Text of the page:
The legal status of public power utility Elektroprivreda Srbije (EPS) will be changed to a joint-stock company in 2020, while a tariff review for 2018 will be completed by the end of August with the assistance of the World Bank, the Serbian authorities wrote in the program statement concerning the new Policy Coordination Instrument (PCI) recently approved by the International Monetary Fund (IMF).
EPS’ legal status will be changed to a joint-stock company in line with the ongoing corporate restructuring process and financial consolidation, aiming to improve the viability of the company and ensure its professional management, according to the text of the program statement concerning the PCI, which the IMF Executive Board approved on July 18.
“We have continued implementing the 2016–19 labor optimization plan. We have engaged the World Bank and the EBRD [European Bank for Reconstruction and Development] to support our plan to enhance corporate governance, management, and procurement and planning frameworks,” the Serbian authorities wrote.
In March, the World Bank approved the Second Public Expenditure and Public Utilities Development Policy Loan (PEPU DPL 2), in the amount of EUR 160.6 million, to support the Serbian government’s multi-year effort to raise the efficiency and effectiveness of public spending as well as the transformation of the energy and transport sectors, including EPS.
PEPU DPL 2 will support EPS in achieving increased convergence of the guaranteed electricity supply tariff to reach market parity levels from 64% at end-2014 to 80% at end-2018, conditional on the analysis of the financial position of the company and the adequacy of resources for needed investments, the World Bank said in a press release at the time.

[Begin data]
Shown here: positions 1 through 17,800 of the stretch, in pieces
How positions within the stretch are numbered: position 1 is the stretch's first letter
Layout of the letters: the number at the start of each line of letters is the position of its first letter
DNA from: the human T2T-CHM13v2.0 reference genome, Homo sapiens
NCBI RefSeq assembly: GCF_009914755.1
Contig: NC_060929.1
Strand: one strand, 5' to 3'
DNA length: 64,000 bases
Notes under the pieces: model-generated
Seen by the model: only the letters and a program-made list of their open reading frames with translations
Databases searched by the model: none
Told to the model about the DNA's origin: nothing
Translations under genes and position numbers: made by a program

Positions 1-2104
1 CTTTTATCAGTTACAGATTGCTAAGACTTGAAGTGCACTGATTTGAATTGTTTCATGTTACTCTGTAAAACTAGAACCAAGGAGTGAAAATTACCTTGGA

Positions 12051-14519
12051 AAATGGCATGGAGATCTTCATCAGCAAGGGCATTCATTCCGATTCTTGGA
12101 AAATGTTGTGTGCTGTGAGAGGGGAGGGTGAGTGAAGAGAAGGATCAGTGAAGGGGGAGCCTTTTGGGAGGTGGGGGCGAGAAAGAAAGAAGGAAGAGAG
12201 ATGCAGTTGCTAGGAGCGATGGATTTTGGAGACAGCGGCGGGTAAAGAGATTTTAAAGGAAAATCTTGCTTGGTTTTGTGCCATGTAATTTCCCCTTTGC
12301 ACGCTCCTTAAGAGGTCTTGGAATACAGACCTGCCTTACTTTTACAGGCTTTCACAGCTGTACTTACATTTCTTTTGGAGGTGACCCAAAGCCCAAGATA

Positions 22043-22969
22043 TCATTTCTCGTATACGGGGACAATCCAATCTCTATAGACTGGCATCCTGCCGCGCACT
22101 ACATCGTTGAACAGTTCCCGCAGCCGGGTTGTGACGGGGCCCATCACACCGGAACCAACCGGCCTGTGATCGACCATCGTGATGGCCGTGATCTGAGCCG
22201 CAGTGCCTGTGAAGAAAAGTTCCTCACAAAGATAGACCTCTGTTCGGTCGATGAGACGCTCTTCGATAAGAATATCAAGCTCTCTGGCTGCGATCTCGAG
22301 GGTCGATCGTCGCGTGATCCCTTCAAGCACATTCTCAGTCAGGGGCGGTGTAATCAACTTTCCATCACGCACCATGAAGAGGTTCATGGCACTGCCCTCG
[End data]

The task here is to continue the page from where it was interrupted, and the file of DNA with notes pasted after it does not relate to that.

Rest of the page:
In line with the tariff methodology for the public supplier, the convergence will be measured by the difference between the guaranteed supply price charged by EPS and the prevailing regional wholesale price set on the basis of neighboring power exchanges (Hungarian exchange HUPX), according to the documentation posted on the World Bank’s website.
Among the goals of the operation is to increase the number of total beneficiaries of the Energy Vulnerable Program, from 60,600 households in 2014 (of which 27% were female headed households) to 70,000 households in 2018 (of which 30% are female headed households).
The loan will also back EPS’s efforts to optimize its labor force targeting an increase in the education level of EPS workforce, according to the March press release.
EPS made a net profit of around RSD 3.4 billion (about EUR 28.8 million) in 2017, as its distribution subsidiary EPS Distribucija ended the year RSD 2.4 billion (about EUR 20.3 million) in the black, according to unconsolidated audited financial reports posted on EPS’ website.